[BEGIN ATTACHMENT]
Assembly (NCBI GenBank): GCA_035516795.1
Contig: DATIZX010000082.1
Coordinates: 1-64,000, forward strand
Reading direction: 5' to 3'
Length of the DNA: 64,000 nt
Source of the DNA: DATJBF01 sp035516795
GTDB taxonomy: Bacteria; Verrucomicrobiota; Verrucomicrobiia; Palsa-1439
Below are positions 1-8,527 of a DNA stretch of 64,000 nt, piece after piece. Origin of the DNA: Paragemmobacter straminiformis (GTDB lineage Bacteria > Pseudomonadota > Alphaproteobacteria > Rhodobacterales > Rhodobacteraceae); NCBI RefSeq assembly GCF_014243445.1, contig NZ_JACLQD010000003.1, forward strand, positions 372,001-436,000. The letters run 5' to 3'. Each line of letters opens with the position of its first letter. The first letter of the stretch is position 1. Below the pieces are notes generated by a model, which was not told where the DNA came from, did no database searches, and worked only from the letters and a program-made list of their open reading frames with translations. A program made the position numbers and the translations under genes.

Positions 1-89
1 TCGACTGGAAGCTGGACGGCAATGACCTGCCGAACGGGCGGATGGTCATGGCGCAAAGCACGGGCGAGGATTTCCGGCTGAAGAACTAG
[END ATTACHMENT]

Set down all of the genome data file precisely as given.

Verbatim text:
Assembly (NCBI GenBank): GCA_035516795.1
Contig: DATIZX010000082.1
Coordinates: 1-64,000, forward strand
Reading direction: 5' to 3'
Length of the DNA: 64,000 nt
Source of the DNA: DATJBF01 sp035516795
GTDB taxonomy: Bacteria; Verrucomicrobiota; Verrucomicrobiia; Palsa-1439
Below are positions 1-8,527 of a DNA stretch of 64,000 nt, piece after piece. Origin of the DNA: Paragemmobacter straminiformis (GTDB lineage Bacteria > Pseudomonadota > Alphaproteobacteria > Rhodobacterales > Rhodobacteraceae); NCBI RefSeq assembly GCF_014243445.1, contig NZ_JACLQD010000003.1, forward strand, positions 372,001-436,000. The letters run 5' to 3'. Each line of letters opens with the position of its first letter. The first letter of the stretch is position 1. Below the pieces are notes generated by a model, which was not told where the DNA came from, did no database searches, and worked only from the letters and a program-made list of their open reading frames with translations. A program made the position numbers and the translations under genes.

Positions 1-89
1 TCGACTGGAAGCTGGACGGCAATGACCTGCCGAACGGGCGGATGGTCATGGCGCAAAGCACGGGCGAGGATTTCCGGCTGAAGAACTAG